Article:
Mayne T. Reid

Mayne T. Reid books and biography

Thomas Mayne Reid

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Thomas Mayne Reid (April 4, 1818 - October 22, 1883), was an Irish-American novelist. "Captain" Reid wrote many adventure novels akin to those written by Frederick Marryat and Robert Louis Stevenson. He was a great admirer of Lord Byron. These novels contain action that takes place primarily in untamed settings: The American West, Mexico, South Africa, The Himalayas, and Jamaica.


Born in Ballyroney, County Down, in the north of Ireland, the son of Rev. Thomas Mayne Reid Sr., who was a senior clerk of the Irish General Assembly. His father had wanted him to become a Presbyterian minister, so in September of 1834 he enrolled at Royal Academical Institution in Belfast. But, although he stayed for four years, he could not motivate himself enough to complete his studies and receive a degree. He headed back home to Ballyroney to teach school.

In December of 1839 he boarded the Dumfriesshire bound for New Orleans, Louisiana, arriving in January 1840. He made his way to New York City, and landed a job as a corn factor, or corn trader in the corn market. He only stayed six months, reports saying he left the position for refusing to whip slaves on the wharf. Next he became the tutor for General Peyton Robertson's children. Soon after he ran the New English, Mathematical, and Classical School; this lasted seven months, when he headed south again. He found work as a clerk for a provision dealer (general store; in either Natchez, Mississippi, or Natchitoches, Louisiana-not sure). In 1843 he had made his way to St. Louis, Missouri; here he joined a company headed west to the Rocky Mountains.

Literary Career

After his return from the west he had his first poem published in Godey's Lady's Book under the pseudonym "A Poor Scholar". He headed to Philadelphia, Pennsylvania in 1843, and worked as a journalist. It was here that he met Edgar Allan Poe.

  • Poe would later write of Reid: "a colossal but most picturesque liar. He fibs on a surprising scale but with the finish of an artist, and that is why I listen to him attentively."

On December 3, 1846, he joined the First New York Volunteer Infantry to fight in the Mexican-American War; he received the commission of second lieutenant. A month later he landed in Vera Cruz with Major General Winfield Scott's army. Using the pseudonym "Ecolier", he was a correspondent for the Spirit of the Times of St. Louis, and published "Sketches by a Skirmisher" on May 1, 1843. At the battle of Chapultepec, on September 13, he received a severe thigh wound; three days later he was promoted to first lieutenant, for showing great courage during the battle. He was discharged from the army in May of 1848.

Love's Martyr, his first play, played at the Walnut Street Theater in New York for five nights, in October 1848. He published War Life, an account of his army service, June 27, 1849.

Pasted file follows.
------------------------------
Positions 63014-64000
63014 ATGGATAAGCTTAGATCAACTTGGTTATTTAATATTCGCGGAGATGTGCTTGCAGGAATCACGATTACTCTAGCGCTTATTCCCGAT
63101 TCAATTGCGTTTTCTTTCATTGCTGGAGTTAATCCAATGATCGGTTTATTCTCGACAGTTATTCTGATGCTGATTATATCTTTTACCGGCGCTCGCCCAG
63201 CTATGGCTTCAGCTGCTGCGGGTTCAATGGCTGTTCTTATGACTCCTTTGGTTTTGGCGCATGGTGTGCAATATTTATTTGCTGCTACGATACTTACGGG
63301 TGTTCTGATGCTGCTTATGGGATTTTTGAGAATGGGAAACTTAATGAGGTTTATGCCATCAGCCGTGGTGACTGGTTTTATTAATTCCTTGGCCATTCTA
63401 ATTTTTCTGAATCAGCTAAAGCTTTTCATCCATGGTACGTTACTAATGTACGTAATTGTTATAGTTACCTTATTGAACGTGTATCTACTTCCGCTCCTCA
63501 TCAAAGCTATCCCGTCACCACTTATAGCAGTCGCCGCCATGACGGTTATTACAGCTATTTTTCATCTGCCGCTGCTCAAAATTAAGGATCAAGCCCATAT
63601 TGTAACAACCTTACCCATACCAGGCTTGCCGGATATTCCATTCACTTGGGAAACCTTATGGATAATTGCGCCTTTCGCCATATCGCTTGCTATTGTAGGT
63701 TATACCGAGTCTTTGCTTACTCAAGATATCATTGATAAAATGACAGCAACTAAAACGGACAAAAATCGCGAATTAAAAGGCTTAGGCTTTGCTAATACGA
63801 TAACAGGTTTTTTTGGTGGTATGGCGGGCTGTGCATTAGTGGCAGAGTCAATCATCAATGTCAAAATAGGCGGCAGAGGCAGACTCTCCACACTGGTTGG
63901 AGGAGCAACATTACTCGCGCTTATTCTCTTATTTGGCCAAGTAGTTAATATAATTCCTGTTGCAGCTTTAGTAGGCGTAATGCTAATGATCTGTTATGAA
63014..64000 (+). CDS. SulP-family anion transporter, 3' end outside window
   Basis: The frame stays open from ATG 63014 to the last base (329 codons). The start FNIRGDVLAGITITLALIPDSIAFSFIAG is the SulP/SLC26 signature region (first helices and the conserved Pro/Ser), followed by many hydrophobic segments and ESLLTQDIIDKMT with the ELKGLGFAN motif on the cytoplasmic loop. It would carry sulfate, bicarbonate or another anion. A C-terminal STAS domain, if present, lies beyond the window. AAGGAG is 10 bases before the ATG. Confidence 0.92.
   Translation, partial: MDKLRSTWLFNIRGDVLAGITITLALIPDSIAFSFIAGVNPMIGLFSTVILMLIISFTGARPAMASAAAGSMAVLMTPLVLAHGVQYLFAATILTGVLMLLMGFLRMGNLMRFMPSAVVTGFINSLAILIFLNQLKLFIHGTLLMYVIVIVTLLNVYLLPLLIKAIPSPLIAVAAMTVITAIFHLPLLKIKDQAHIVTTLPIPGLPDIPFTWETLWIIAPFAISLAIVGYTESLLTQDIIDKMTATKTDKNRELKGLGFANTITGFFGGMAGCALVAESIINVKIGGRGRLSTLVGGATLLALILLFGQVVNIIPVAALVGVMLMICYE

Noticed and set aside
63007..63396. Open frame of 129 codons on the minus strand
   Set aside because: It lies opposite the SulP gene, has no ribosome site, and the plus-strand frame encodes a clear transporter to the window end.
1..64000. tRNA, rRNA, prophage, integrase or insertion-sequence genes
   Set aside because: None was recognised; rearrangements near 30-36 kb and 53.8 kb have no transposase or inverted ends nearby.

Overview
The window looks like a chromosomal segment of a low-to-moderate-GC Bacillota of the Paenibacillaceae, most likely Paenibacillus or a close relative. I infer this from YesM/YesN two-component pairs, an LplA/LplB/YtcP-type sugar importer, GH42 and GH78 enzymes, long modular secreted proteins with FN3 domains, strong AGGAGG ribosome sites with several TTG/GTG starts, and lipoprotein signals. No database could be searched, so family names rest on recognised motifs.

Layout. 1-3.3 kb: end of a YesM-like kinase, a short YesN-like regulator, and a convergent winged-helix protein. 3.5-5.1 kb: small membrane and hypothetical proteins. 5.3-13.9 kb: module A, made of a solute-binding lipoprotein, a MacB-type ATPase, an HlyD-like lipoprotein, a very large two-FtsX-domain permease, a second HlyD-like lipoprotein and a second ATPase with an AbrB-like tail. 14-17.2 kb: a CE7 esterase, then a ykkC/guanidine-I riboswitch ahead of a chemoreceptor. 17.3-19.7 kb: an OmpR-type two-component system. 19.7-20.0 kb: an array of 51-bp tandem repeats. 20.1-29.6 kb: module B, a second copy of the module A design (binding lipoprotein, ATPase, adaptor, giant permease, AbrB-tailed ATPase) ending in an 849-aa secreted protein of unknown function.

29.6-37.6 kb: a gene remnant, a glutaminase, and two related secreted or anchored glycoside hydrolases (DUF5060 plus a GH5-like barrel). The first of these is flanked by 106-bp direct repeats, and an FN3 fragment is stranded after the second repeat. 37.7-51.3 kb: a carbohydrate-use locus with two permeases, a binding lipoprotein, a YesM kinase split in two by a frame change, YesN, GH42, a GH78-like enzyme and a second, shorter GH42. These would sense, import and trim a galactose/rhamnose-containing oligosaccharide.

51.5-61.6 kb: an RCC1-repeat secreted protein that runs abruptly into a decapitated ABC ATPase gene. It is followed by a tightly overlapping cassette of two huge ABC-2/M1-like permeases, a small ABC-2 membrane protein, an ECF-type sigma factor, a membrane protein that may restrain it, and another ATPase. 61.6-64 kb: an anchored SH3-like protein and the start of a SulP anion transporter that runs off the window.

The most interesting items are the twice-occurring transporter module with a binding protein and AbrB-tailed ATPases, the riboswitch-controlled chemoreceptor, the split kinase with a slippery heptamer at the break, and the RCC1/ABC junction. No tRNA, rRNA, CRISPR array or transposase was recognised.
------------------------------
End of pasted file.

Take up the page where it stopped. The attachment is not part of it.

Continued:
Learning of the Bavarian Revolution, he headed to England to volunteer. But, after the Atlantic crossing changed his mind, and instead headed home to northern Ireland. He shortly moved to London, and in 1850 published his first novel, The Rifle Rangers. This was followed by The Scalp Hunters (1851; dedicated to Commodore Edwin W. Moore, whom he met in 1841), The Desert Home (1852), and The Boy Hunters (1853). This latter book, set in Texas and Louisiana, was "juvenile scientific travelog". It would become a favorite of a young Theodore Roosevelt, who would become a huge Reid fan. That same year he married the daughter of his publisher G. W. Hyde, an English aristocrat, Elizabeth Hyde, a 15-year-old young lady.

After a short time off to spend with his new bride and honeymoon, he soon returned to writing. Continuing to base his novels off of his adventures in America, he turned out several more successful novels: The White Chief (1855), The Quadroon (1856), Oceola (1859), and The Headless Horseman (1865).

He spent money freely, including building the sprawling "Ranche", an elaborate reproduction of a Mexican hacienda that he had seen during the Mexican-American War. This extravagant living forced him to declare bankruptcy in November of 1866. The following October he moved to Newport, Rhode Island, he was hoping to recapture the success the U.S. had brought him earlier.

He lectured at Steinway Hall in New York, and published the novel The Helpless Hand in 1868. But America was not being as kind to Reid this time around. The wound he had received at Chapultepec started to bother him, and he was hospitalized for several months at St. Luke in June of 1870. Elizabeth hated America, and following his discharge from the hospital he and his wife returned to England on October 22, 1870, and lived at Ross on Wye, Herefordshire. Suffering from acute melancholia he was soon again hospitalized. He tried to write, but completed few projects. Living mainly off his U.S. Army pension, this was not enough to cover his situation.

Reid died in London, at the age of 65, and was buried in Kensal Green Cemetery.

  • "This is `weed prairie'; it is misnamed: It is the Garden of God." is on his grave marker and is a quotation from The Scalp Hunters.

Books like the Young Voyagers had great popularity, especially with boys. He was also very popular around the world, his tales of the American West captivated children everywhere, including Europe and Russia. Vladimir Nabokov recalled The Headless Horseman as a favourite adventure novel of his childhood years.

Although Mayne Reid called himself, and is listed often as, "captain", Francis B. Heitman's definitive Historical Register and Dictionary of the U.S. Army only shows lieutenant.

This article might use material from a Wikipedia article, which is released under the Creative Commons Attribution-Share-Alike License 3.0.

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